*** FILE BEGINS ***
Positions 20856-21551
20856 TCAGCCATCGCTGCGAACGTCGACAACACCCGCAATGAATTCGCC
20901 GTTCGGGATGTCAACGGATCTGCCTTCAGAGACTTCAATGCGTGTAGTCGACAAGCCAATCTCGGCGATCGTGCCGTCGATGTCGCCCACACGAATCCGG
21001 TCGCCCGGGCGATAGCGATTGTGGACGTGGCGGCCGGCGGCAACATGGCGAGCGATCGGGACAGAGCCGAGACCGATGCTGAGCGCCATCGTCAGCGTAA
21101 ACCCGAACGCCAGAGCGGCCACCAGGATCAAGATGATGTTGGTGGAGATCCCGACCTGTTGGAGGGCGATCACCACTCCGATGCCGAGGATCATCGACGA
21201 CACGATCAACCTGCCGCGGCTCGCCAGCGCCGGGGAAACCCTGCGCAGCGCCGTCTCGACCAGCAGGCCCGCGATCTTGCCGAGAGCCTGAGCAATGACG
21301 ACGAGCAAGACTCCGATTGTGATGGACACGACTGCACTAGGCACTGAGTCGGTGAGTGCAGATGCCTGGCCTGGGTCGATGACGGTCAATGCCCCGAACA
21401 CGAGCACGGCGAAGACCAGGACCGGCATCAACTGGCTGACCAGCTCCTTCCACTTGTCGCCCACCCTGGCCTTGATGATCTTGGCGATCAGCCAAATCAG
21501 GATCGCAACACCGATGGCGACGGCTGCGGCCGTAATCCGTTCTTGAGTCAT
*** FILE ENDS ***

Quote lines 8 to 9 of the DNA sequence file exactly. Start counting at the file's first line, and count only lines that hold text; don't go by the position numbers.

21401 CGAGCACGGCGAAGACCAGGACCGGCATCAACTGGCTGACCAGCTCCTTCCACTTGTCGCCCACCCTGGCCTTGATGATCTTGGCGATCAGCCAAATCAG
21501 GATCGCAACACCGATGGCGACGGCTGCGGCCGTAATCCGTTCTTGAGTCAT